Posted by: Lawyer Sanders | March 1, 2010

Kentucky environmental attorney Sanders says signs of environmental violations are generally subject to common sense: if it don’t look or smell right, something may be wrong.

It was above 90 degrees in July when this picture was taken. No frost on this car, but instead air pollution.

As I travel around the country, I am often asked about what is a warning sign of potential environmental mismanagement.  Most folks ask, “what do you look for to determine whether you are looking at a violation of an environmental law.”  I usually reply that you must apply common sense; if it does not look or smell right, it probably isn’t legal.  Simply put, it may be a violation of an environmental law or regulation.  Generally speaking, environmental violations normally have visible signs of misconduct.

For example, the most common signs of environmental violations are foul smelling or oddly colored discharges on the ground or into a stream or waterway. Dead fish in streams or rivers are another clue, as are dead animals along the banks of the river or in the area adjacent to the water source. 

Discolored and/or stressed, dying plant life is another sign of illegal dumping or spills of chemical wastes or liquid wastes.  Water seeps along river banks that have sheens or that smell like organic chemicals are also signs of environmental misconduct.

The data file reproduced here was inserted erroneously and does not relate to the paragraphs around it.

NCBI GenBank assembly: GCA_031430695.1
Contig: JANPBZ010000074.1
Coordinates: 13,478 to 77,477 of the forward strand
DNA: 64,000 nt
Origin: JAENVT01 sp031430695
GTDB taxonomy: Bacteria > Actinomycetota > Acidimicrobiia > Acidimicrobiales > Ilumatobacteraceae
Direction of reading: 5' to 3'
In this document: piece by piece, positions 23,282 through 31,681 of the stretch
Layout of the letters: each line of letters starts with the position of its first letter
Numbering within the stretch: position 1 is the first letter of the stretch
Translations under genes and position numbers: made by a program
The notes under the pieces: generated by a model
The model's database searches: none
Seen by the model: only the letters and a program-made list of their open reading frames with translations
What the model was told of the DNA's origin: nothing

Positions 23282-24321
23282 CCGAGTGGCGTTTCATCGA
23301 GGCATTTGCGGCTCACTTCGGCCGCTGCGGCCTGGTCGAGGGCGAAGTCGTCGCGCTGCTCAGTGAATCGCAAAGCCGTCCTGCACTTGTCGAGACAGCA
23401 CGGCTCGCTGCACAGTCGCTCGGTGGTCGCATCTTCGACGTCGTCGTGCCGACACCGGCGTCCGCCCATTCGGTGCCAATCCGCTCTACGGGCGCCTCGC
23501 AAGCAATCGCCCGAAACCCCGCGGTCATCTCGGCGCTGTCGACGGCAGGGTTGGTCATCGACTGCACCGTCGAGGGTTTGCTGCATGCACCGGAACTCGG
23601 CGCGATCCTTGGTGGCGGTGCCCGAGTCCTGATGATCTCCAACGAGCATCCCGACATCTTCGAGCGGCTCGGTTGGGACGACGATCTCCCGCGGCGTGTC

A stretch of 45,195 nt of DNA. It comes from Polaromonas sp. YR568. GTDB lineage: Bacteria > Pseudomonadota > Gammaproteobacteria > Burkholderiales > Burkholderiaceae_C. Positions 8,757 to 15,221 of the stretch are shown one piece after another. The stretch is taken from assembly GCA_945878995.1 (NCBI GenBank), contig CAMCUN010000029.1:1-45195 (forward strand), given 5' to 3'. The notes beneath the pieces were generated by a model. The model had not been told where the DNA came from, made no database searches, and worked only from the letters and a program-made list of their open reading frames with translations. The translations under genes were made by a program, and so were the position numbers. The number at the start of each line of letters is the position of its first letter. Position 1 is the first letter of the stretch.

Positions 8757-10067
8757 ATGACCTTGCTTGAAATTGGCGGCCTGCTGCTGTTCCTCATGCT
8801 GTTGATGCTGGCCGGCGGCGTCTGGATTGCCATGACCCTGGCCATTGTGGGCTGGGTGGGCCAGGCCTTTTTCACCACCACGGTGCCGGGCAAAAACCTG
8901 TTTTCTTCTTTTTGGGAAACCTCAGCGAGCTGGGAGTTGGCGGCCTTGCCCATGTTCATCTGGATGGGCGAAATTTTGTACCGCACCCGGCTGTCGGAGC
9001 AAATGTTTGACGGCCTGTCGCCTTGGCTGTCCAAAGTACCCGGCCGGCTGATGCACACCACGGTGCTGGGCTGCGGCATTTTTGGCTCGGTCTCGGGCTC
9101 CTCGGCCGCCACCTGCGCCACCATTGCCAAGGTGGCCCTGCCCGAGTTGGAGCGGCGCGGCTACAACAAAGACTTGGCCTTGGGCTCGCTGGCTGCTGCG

Oily or glossy sheens on waterways, such as creeks, rivers and streams or standing water are probably due to chemical waste discharges.  The same is true of oddly or brightly colored stains on soil or stained concrete around sumps, drains and valves are also signs that something was dumped there that probably should not have been.

Pipes or valves that allow a company or community to bypass wastewater treatment systems are illegal.  That is a huge no under the Clean Water Act!

Report trucks dumping materials into a manhole or sewer drain; trucks unloading drums at odd hours or in odd places; and workers burying drums on business or residential property. 

Often times, you must report to the Kentucky Environmental and Public Protection Cabinet and U.S. EPA.  If no one replies, or simply looks away from the regulatory agency, give us a call and we will do our best to help you find a solution to your problem.

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